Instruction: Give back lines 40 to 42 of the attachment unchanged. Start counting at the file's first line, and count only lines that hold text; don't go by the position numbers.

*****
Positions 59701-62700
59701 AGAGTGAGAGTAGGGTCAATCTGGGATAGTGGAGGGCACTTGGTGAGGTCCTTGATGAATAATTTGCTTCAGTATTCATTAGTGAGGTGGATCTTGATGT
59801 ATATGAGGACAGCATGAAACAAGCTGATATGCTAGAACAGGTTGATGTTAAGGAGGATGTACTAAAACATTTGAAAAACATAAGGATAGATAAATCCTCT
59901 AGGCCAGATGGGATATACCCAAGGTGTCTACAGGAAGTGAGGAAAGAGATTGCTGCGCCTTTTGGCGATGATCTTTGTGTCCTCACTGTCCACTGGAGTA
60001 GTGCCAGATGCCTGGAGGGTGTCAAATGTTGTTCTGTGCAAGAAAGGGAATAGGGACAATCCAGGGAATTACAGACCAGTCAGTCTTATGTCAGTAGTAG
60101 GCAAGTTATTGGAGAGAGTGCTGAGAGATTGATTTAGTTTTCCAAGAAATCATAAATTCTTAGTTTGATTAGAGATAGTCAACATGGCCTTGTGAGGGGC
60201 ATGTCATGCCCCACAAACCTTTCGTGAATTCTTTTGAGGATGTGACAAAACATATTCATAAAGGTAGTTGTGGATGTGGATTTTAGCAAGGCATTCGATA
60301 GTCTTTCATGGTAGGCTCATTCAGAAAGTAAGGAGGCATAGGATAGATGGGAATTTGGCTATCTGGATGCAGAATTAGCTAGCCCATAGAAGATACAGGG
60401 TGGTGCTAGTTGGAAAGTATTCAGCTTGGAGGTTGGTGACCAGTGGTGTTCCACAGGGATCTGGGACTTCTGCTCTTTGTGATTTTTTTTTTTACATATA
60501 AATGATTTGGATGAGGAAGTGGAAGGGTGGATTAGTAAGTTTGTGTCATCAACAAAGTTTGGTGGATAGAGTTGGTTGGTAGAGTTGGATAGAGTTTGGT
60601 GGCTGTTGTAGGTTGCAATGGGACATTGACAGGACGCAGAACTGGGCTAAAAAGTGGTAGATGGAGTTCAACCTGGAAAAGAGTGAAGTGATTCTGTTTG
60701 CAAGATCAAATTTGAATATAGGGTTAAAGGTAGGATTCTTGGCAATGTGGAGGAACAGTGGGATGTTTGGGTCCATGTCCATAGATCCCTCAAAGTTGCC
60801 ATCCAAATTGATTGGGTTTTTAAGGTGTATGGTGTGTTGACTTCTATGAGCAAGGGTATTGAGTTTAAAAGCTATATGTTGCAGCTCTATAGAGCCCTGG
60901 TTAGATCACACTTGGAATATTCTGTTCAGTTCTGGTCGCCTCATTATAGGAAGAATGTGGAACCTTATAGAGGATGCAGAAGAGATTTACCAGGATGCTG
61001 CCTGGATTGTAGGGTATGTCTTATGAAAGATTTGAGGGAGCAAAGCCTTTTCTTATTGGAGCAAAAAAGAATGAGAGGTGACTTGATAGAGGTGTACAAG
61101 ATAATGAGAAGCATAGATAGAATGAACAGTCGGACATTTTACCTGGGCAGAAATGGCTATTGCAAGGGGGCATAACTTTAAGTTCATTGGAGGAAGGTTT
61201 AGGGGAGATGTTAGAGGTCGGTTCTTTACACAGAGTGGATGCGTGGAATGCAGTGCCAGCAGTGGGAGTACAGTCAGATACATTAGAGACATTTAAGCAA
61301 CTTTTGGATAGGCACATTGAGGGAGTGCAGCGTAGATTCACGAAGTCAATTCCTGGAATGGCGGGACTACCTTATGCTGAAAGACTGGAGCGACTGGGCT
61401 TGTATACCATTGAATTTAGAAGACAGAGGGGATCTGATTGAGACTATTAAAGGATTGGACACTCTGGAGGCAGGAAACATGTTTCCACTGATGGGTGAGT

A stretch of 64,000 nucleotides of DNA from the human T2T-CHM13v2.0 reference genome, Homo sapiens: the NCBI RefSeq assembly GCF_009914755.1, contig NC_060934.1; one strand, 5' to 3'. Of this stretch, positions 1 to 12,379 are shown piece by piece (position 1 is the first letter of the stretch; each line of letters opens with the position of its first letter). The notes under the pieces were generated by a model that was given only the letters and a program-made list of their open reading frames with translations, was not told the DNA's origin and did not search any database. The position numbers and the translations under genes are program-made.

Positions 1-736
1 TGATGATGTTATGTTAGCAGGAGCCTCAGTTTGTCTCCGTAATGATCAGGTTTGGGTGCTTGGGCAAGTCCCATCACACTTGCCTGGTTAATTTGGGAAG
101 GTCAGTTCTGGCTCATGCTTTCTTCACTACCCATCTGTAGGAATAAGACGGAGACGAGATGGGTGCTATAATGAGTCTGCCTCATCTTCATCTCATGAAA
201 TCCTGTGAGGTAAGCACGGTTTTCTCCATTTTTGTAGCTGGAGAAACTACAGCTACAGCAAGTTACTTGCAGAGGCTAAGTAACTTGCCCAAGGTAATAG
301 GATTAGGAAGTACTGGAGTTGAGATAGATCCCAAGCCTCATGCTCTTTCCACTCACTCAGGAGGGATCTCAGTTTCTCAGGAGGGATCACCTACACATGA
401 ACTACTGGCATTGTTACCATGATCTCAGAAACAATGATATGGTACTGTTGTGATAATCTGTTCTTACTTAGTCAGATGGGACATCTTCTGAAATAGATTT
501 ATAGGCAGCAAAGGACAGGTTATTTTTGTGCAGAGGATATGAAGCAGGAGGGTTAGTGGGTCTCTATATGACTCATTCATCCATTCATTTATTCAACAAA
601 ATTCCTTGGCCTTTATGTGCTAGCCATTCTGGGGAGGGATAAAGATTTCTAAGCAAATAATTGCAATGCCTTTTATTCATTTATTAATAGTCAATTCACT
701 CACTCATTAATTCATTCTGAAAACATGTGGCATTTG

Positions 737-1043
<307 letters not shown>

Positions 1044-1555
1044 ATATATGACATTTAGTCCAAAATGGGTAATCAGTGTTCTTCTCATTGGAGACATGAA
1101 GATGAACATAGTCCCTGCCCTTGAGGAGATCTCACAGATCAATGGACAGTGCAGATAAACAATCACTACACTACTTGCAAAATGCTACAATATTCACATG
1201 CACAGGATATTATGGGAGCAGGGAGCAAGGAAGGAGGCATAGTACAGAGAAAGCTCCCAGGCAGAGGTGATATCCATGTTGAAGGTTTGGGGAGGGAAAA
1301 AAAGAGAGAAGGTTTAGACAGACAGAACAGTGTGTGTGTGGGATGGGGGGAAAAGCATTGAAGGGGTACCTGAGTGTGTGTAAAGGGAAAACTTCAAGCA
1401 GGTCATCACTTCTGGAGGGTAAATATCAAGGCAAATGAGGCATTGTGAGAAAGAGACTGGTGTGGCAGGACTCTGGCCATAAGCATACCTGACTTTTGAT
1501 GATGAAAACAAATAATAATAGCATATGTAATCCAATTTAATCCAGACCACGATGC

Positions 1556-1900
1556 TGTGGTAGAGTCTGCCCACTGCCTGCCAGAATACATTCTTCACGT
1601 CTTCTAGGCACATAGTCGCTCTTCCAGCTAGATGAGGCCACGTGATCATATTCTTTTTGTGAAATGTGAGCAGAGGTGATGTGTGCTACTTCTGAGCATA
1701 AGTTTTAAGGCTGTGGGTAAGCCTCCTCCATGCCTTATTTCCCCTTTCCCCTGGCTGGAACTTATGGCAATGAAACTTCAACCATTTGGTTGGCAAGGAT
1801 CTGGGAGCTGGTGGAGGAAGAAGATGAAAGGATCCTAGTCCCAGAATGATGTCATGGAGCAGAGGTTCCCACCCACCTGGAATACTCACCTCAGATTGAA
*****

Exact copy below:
1556 TGTGGTAGAGTCTGCCCACTGCCTGCCAGAATACATTCTTCACGT
1601 CTTCTAGGCACATAGTCGCTCTTCCAGCTAGATGAGGCCACGTGATCATATTCTTTTTGTGAAATGTGAGCAGAGGTGATGTGTGCTACTTCTGAGCATA
1701 AGTTTTAAGGCTGTGGGTAAGCCTCCTCCATGCCTTATTTCCCCTTTCCCCTGGCTGGAACTTATGGCAATGAAACTTCAACCATTTGGTTGGCAAGGAT